“I want you to proofread something,” Kit said, as soon as she opened her front door. She looked excited.
“Me? Oh. Okay,” I replied, once I was inside her foyer and bending over to remove my fake UGGs that appeared to have sprung a leak. “I can do that . . . wait . . . what?”
But Kit had already grabbed my arm and was yanking me toward her husband’s den. “You’re going to love it,” she squealed, as we hurried down the hallway.
“Huh! Did you say proofread? What do you mean proofread? What is it?”
“It’s exciting, Valley Girl.”
I purposely slowed down. When Kit assures me I will love something, there are many possibilities, but almost always, “loving” is not one of them.
“Here it is.” She plunked me down at the desk in front of the computer and hit the space bar. A document appeared, the title beckoning me from the top of the screen.
Kit and Larry James’s Christmas Letter
I read the words slowly and turned to face her. “Is this a joke?”
She looked offended, pulled a chair forward, and sat close to me. “Of course it’s not a joke. It’s a real Christmas letter.”
“I see that. I can read. But . . . why?”
“Why what? People love getting these things.”
“Yes, of course people do, but you’re not one of them—”
“That’s not true at all. I thoroughly enjoyed reading Mandy Hollander’s letter last year—”
“Her name is Tandy, and she sent it from prison, where she’s spending time for grand larceny.”
“Right. Who knew there was so much going on in prison? But I read it. I treasured it—”
“You used the back of it to write a grocery list.”
“Val, are you going to help me or not? I’m asking a simple favor. Just read the damn thing and see if I’ve made any grammatical errors.”
I sighed deeply and again began to read slowly.
Dear family and friends,
The year began with a big bang. Larry won some golf tournament in Arizona.
“Okay, wait,” I said. “Couldn’t you at least name the actual tournament?”
“Is that important?”
“I think it would be nice.”
“Okay, okay. I’ll find out. Continue reading.”
I sighed again. “Okay, let’s see what other gems followed the big bang.”
Our son, Sam, took a hotshot job in Houston, where he’s making buckets of money.
“Let’s stop right there. Buckets of money: really? It sounds crass, and why do you even have to mention his salary at all? Isn’t Sam involved in the Houston rodeo—?”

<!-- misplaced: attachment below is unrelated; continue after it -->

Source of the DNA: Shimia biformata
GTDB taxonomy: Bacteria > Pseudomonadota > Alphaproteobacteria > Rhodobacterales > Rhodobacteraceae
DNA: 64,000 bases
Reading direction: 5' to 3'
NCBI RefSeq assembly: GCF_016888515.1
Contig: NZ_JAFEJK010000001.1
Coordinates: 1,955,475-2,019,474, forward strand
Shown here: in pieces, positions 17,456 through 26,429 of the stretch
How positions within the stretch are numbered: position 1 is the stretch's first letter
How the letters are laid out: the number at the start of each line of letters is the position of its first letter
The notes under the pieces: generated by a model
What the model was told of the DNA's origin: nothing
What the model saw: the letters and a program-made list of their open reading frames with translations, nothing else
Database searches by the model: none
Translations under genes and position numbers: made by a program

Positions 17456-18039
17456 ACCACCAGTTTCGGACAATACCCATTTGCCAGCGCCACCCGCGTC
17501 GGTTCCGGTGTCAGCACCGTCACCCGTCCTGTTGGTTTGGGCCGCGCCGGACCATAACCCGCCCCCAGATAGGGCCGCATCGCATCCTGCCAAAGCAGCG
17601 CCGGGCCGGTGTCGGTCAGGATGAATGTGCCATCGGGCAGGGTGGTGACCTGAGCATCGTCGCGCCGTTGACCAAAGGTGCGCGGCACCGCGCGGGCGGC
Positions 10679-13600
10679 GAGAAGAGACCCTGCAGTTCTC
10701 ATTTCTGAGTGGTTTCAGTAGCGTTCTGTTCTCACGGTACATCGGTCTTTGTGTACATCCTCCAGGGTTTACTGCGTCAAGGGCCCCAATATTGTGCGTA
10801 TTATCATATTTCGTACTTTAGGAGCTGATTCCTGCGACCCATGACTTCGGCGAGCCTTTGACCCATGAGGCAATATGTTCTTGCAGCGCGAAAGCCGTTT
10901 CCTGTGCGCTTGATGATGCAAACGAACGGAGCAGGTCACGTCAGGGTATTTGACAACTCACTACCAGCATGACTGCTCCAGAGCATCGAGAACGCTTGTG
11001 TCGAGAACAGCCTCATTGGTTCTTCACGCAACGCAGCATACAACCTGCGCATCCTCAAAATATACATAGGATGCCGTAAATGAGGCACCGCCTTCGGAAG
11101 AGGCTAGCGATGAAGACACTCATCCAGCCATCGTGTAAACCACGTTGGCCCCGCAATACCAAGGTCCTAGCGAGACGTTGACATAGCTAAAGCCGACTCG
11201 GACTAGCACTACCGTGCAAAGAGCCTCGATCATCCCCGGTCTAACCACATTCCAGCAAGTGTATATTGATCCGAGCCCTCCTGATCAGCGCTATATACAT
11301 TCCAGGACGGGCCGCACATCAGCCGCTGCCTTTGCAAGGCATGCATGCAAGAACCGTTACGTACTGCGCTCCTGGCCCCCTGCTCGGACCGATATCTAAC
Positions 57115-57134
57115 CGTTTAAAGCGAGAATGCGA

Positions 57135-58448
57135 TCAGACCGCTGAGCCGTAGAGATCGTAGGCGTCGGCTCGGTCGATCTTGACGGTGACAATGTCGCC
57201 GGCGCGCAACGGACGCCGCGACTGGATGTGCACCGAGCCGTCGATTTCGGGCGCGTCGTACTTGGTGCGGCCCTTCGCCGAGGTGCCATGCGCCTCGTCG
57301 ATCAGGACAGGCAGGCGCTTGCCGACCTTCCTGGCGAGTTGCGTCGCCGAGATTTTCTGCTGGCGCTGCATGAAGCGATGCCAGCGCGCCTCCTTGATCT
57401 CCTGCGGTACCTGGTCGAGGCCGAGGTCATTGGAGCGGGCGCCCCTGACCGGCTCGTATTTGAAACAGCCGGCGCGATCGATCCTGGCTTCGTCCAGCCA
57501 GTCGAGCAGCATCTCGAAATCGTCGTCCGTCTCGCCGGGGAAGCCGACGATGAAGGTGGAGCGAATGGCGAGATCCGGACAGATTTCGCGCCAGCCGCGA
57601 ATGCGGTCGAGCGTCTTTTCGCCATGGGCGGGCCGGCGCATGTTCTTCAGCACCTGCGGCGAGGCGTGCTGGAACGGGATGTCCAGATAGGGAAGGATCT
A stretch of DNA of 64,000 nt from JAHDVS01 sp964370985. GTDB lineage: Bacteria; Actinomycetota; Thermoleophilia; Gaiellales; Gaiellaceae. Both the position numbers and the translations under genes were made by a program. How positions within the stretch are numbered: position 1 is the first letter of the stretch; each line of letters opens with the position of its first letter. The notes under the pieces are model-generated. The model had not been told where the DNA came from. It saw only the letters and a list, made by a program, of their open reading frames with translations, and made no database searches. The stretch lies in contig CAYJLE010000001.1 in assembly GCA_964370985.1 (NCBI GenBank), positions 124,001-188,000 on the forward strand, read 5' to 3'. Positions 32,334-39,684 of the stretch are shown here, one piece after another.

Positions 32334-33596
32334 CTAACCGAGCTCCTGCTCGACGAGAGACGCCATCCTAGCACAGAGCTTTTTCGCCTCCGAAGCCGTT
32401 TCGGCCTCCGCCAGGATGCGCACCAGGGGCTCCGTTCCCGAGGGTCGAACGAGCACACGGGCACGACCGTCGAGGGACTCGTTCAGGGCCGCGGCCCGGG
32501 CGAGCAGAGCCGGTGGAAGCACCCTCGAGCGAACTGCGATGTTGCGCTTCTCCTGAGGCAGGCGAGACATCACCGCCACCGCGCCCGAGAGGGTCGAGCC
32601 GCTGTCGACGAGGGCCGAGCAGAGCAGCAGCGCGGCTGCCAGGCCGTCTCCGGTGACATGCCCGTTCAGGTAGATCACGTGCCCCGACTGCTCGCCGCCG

“He’s on a planning committee, not roping calves.”
“It sounds interesting. You should mention that.”
“A rodeo is more interesting than investment banking? Move on, Valerie; get to the good stuff.”
I assumed the good stuff was going to be about her, and I wasn’t wrong.
Earlier in the year I took a course at Le Cordon Bleu to gain a diploma in the culinary arts. It was a thrilling experience—”
“Wait.” I turned to face her. “Didn’t you quit before the course ended?”
“Kind of. Their so-called chef couldn’t boil water—”
“So you never actually got a diploma?”
“I suppose you could say that, but I did get a letter from them.”
“They thanked me for my contribution to the class.”
“So that would be a no. No diploma.”
“If you want to look at it that way—”
“Never mind. I’ll keep reading.”
In April the Women’s League of Chicago asked me to be the keynote speaker at their annual fund-raising League of Faith.
“Okay, are you just making stuff up? Because I certainly don’t remember any keynote speaking.”
“No, I didn’t actually attend. You know I hate that kind of pompous stuff.” (I didn’t know that at all.) “But the point is, they asked me. And I did send them a big fat check.”
I sat back in my chair. “Kit, I think you’re missing the whole point of a Christmas letter. You’re supposed to say what you did, not what you nearly did, or what you agreed to do and then changed your mind about. And you certainly shouldn’t brag about diplomas you didn’t stick around long enough to receive.”
“Geez, you are so picky. So what should I write? Surely something of interest actually happened this year.”
Another sigh from me. “Are you freakin’ kidding me? Does Palm Desert Killing ring any bells?”
She leaned back in her seat. “Do ya think? Does it sound believable?”
“Hello, Kitty Kat; it happened. It’s the truth. Who’s not gonna believe it?”
“How should I start?”
“At the very beginning. How you received that weird letter from your sister. How we flew out to California—need I go on?”
“Maybe you’re right.” She sounded reluctant and needed convincing.
“Maybe we could get two smart women to write a book?” I offered. Then we both laughed.
Whether you send out a Christmas letter or not, we love hearing from our readers. And please consider this our letter to thank each and every one of you for your support throughout the year. Merry Christmas to you and your families. We wish you happy and safe Holidays.